|Publication number||US5218860 A|
|Application number||US 07/765,591|
|Publication date||Jun 15, 1993|
|Filing date||Sep 25, 1991|
|Priority date||Sep 25, 1991|
|Also published as||CA2118590A1, EP0605604A1, EP0605604A4, WO1993006448A1|
|Publication number||07765591, 765591, US 5218860 A, US 5218860A, US-A-5218860, US5218860 A, US5218860A|
|Inventors||Robert C. Storar|
|Original Assignee||Automation Technology, Inc.|
|Export Citation||BiBTeX, EndNote, RefMan|
|Patent Citations (5), Referenced by (16), Classifications (11), Legal Events (4)|
|External Links: USPTO, USPTO Assignment, Espacenet|
This invention relates to a method and apparatus for the automatic testing of electric motors, and particularly the testing of motor torque from motor startup until it reaches full speed.
In the testing of motors, and particularly the testing of induction motors, it is traditional to load the motor and use a torque transducer to provide a measure of torque.
Examples of prior art motor testers are shown in U.S. Pat. Nos. 3,402,600, 3,898,875, 4,084,428, 4,327,578, and 4,807,467.
A more direct way of measuring torque than using a conventional torque transducer would provide more accurate and time responsive measurements, revealing more information about the actual operations of the motor during its starting phase of operations.
The preferred embodiment of this invention, the shaft of an electric motor is attached to a known inertial load. Usually, this load will be a flywheel of known mass and diameter supported on a shaft by low friction bearings and connected to the motor shaft by a coupling device. For some larger motors, the mass of the armature may be sufficient to provide a proper inertial load.
An incremental encoder is connected to the shaft for indicating the amount of angular rotation of the motor. By starting the motor at a known time, and measuring the amount of rotation during known time intervals, the motor's torque can be calculated for each of those time intervals.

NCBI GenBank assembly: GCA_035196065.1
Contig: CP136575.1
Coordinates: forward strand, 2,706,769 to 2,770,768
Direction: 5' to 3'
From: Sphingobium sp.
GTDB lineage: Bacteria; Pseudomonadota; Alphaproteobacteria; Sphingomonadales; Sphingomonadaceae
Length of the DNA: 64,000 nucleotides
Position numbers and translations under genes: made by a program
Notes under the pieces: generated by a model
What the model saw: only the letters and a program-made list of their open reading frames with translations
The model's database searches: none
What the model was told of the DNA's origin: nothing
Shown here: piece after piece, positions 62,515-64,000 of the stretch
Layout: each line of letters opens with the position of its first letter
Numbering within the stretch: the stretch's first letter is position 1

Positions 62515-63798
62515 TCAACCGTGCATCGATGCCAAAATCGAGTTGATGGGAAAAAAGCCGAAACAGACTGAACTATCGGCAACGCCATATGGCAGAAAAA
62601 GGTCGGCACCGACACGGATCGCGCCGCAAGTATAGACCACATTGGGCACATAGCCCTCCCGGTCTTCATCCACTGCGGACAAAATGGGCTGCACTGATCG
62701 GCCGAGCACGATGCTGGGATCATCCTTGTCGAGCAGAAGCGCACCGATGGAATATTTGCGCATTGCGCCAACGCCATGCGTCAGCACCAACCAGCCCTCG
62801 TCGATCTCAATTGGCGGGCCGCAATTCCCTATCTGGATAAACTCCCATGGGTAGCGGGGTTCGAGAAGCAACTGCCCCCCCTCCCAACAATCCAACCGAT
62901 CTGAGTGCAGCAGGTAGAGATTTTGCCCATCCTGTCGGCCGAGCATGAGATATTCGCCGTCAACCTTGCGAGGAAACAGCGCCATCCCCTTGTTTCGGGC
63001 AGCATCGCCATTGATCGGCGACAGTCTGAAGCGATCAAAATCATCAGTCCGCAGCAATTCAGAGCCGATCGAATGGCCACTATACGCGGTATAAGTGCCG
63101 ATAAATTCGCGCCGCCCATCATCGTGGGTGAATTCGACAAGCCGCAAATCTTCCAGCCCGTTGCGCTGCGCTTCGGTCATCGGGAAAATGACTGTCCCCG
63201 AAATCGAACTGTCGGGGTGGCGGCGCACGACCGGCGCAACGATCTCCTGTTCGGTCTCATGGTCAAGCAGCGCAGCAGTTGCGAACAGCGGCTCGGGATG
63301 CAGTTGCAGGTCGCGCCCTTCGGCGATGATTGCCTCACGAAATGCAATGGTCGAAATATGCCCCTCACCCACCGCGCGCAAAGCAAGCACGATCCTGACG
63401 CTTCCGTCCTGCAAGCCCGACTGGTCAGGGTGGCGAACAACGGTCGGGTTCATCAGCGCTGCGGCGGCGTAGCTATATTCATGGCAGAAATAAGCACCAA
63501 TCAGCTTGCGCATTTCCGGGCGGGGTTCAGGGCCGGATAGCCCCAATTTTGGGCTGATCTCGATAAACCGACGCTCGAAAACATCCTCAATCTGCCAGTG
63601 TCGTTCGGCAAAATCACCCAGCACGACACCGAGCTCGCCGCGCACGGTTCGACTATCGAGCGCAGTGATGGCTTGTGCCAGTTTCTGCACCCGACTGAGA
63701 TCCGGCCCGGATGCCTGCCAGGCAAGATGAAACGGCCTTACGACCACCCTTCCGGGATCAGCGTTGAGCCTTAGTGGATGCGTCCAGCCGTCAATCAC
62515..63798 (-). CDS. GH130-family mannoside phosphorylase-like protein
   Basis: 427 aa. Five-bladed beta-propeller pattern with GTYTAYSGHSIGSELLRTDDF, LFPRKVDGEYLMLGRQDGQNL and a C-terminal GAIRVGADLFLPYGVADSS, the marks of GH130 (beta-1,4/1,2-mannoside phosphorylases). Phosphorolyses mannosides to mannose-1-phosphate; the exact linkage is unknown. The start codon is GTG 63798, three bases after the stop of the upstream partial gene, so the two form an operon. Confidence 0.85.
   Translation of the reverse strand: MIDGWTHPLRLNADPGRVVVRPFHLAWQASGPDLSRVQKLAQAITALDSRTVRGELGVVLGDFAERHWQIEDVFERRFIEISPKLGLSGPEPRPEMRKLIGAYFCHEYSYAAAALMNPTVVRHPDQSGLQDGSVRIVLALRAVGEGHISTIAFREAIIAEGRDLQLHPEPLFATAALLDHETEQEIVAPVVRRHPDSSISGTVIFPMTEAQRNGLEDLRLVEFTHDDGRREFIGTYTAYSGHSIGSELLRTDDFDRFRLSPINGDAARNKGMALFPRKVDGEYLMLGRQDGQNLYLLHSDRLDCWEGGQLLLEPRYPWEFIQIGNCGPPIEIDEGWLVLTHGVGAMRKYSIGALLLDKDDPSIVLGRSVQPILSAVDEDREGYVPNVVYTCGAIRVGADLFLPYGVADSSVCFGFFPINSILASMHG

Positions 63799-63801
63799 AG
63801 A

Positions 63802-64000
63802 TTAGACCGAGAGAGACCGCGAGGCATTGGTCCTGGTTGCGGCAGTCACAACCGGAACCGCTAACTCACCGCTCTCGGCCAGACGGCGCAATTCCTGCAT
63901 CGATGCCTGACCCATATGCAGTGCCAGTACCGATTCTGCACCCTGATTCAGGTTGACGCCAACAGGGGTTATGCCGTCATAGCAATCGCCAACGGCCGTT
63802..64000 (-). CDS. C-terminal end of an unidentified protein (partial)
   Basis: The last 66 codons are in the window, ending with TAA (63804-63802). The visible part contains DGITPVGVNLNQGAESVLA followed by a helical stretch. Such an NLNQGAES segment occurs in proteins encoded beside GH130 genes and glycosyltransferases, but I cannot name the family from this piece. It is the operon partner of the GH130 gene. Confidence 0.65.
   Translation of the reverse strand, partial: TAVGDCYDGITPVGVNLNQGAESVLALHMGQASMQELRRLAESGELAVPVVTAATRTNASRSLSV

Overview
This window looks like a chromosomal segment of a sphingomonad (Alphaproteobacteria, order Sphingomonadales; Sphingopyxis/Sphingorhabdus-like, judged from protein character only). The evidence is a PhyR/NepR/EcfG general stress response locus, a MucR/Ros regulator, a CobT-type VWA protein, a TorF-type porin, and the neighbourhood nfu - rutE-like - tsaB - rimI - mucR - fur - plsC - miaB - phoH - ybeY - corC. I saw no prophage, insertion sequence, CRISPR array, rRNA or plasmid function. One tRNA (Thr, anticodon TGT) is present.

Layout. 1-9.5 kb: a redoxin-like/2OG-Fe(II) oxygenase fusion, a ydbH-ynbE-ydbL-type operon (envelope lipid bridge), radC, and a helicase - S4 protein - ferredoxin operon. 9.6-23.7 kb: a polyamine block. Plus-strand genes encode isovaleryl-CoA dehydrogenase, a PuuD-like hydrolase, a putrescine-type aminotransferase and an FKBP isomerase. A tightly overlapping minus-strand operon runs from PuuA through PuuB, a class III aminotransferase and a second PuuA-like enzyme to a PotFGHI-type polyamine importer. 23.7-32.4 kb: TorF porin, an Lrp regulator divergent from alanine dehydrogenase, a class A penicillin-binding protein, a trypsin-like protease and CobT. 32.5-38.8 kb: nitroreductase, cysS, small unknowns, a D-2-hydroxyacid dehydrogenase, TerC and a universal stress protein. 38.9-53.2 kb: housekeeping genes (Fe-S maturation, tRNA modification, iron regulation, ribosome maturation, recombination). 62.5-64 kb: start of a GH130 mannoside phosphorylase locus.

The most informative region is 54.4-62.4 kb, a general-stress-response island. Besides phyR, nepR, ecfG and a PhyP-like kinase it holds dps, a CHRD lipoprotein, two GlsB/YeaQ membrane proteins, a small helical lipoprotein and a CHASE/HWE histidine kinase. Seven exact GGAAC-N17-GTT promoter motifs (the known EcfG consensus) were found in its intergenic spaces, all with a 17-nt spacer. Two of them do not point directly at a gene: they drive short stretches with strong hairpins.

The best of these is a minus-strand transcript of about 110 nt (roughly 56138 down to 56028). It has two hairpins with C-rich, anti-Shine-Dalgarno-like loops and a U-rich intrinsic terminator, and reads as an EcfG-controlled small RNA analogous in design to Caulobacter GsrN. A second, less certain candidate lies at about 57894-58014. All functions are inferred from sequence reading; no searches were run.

In a preferred embodiment, power is supplied to the motor under test at a precise point in the power line cycle. As the motor begins to accelerate, the rate of the pulses from the incremental encoder will increase. These pulses are applied to a binary counter circuit which accumulates them. At regular time intervals, the number of pulses in the binary counter circuit will be read and stored in a computer memory.
The known formula for determining acceleration time for a rotating body is: ##EQU1##
Torque can therefore be calculated directly by using the following formula ##EQU2##
Since the torque of the motor is a function of its change in RPM within a known period of time, the torque of the motor at each measurement interval can be calculated. The encoder also provide a direct measurement of the motor's speed.
It is therefore an object of this invention to provide a method of testing the torque characteristics of an electric motor including the steps of attaching the shaft of an electric motor to a known inertial load, supplying power to the motor at a specified time, measuring the amount of rotation of the motor shaft within known time intervals, calculating the motor's torque by reference to the inertial load and the amount of motor shaft rotation within each of the time intervals, and displaying the motor's torque with reference to the speed of the motor shaft.
It is a further object of this invention to provide an electric motor testing apparatus for determining the torque available at the motor's output shaft, said apparatus comprising means for connecting a known inertial load to said motor's output shaft, means for supplying power to a motor under test to cause rotation of the motor's output shaft, means connected to the output shaft for sensing the amount of angular rotation thereof within known increments of time, means for computing the torque generated by said motor at each known time interval in response to changes in the angular rotation of the motor's output shaft.
Other objects and advantages of the invention will be apparent from the following description, the accompanying drawings and the appended claims.
FIG. 1 is a block diagram showing the various mechanical and electrical components of a first embodiment of this invention;
FIG. 2 is a block diagram showing the various mechanical and electrical components of a second embodiment of this invention;
FIG. 3 is a timing diagram showing the waveforms at selected positions in the block diagram of FIG. 1;